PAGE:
The ploy worked. NDP popular support dropped by over 8%, and much of that support went to the Liberals, who clocked in at a very respectable 40% of the popular support. They were unable to catch the Conservatives, however, who remained at their 45% plateau. Indeed, the Conservatives gained popular support, which suggested that, even as the Liberals sucked up votes from the left and the NDP, they lost votes on their right — either directly from their party, or from people who hadn’t voted in the 1995 election.

I believe that Ignatieff’s moves of late suggest that he is eying where the voters are likely to go in the next election. He sees a large pool of potential Liberal supporters in the current NDP block, but he doesn’t want to lose the support he has on the centre-right. So he matches the Conservatives on various ‘gimme’ policies such as law-and-order and crime, while conceiving of other ways to appeal to the centre-left. In this respect, he might be calling in a loan that’s about to come due.

In 2006, Jack Layton led the NDP through one of its most successful elections in a while by appealing to Liberal voters to ‘lend’ them his votes. His message to the electorate was this: “The Liberals have become tired and arrogant and need time in the political wilderness to learn some humility. You know this. But I know that you don’t like the idea of voting Conservative in order to accomplish this. Well, here’s my offer to you: lend me your vote. That way, you can send the Liberals a message, without giving Harper a majority mandate. You can feel good about your choice, and you can count on us to keep Harper on a short leash.”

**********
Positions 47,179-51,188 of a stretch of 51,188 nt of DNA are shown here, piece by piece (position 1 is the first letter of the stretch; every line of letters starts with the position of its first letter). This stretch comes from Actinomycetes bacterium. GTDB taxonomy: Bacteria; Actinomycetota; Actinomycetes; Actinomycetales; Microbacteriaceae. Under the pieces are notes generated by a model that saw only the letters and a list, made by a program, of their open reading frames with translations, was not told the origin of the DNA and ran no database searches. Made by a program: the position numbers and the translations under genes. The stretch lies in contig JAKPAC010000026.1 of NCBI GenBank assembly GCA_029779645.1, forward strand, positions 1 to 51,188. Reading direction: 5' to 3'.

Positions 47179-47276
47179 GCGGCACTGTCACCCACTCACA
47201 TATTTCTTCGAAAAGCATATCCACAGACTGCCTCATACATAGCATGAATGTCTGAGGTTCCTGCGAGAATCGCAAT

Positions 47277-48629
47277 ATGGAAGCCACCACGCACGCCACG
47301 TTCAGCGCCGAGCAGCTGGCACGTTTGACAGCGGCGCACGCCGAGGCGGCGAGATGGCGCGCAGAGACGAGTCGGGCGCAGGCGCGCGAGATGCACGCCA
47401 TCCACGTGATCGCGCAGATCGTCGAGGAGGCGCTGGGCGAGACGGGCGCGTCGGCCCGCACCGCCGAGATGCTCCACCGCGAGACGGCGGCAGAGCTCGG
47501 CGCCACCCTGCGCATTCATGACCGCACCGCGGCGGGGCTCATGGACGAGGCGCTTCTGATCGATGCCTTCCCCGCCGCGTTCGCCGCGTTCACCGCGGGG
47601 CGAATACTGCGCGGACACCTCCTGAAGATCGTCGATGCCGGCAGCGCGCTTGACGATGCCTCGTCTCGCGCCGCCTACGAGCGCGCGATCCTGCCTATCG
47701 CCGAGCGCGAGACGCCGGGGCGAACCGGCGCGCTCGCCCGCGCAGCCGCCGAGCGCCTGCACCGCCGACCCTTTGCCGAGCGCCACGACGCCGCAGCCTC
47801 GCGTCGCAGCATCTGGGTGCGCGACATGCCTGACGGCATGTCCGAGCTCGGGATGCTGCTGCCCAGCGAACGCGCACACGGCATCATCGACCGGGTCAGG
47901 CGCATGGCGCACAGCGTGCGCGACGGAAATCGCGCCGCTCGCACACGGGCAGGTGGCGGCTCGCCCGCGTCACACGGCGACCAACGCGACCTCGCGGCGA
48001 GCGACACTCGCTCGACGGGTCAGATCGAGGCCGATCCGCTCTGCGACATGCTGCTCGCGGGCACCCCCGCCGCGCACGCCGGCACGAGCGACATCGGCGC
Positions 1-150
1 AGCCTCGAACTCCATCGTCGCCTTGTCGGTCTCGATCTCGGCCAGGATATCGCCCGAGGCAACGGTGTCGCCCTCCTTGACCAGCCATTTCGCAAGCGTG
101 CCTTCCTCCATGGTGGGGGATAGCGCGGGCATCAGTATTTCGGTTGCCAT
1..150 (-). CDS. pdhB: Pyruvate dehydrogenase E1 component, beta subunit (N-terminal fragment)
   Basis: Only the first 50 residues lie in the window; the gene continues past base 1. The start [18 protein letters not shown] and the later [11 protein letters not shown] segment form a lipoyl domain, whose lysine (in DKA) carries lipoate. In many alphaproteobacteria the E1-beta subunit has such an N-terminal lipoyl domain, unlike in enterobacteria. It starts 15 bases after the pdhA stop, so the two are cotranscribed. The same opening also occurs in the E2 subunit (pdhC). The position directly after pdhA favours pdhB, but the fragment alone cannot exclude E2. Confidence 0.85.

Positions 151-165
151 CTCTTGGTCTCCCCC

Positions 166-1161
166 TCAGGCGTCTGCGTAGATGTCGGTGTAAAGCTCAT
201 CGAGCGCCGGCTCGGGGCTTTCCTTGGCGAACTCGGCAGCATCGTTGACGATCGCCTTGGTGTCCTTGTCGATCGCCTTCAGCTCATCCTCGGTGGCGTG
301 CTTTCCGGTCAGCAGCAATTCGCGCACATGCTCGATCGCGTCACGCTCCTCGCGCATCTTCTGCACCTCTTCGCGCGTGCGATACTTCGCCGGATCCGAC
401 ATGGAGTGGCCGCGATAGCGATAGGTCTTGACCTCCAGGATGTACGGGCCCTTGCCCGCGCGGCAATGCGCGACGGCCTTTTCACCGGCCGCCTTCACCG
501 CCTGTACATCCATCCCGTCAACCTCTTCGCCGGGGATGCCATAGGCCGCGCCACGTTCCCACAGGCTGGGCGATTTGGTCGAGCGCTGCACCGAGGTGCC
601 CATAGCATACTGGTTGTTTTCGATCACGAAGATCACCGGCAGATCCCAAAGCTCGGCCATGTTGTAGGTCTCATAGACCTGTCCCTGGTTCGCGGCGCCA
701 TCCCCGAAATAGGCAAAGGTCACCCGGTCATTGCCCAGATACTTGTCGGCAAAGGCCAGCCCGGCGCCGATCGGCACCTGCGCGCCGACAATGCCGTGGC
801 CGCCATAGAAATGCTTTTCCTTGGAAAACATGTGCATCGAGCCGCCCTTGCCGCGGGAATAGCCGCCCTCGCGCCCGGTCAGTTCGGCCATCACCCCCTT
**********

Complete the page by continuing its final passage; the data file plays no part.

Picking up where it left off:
It worked. The Canadian electorate finally gave the Liberals the defeat they needed, and the NDP walked away with 29 seats. And I think, at least at first, those loaned NDP voters have been happy about their choice. Harper has been kept on a short leash, the Liberals have been humiliated, and the NDP has made waves in the opposition.

The problem with that strategy is that it doesn’t work forever. Layton cannot run against the Liberal’s record, now, as they essentially have none, being two leaders removed from the last Liberal prime minister. The man who has the electorate’s attention is the one sitting in the prime minister’s chair, and he’s Conservative. The Liberals and the NDP thus rise and fall on his record, and are jockeying amongst themselves to be the party that is, in the minds of voting Canadians, most likely to replace the him.

So, as memories fade over the previous Liberal government’s misdeeds, and as Stephen Harper becomes an ever more polarizing figure, the opportunities increase for Ignatieff to do to Layton what Layton did to Martin in 2006. Indeed, I think that’s the strategy for the next election. As the Conservatives implode, Ignatieff can turn to former NDP voters and say to them, “I know I’m not your cup of tea. But you know what Stephen Harper and his party are doing to this country. I can stop them. Lend me your votes, and we can defeat what is the biggest threat to your vision of Canada.”

And I think it just might work.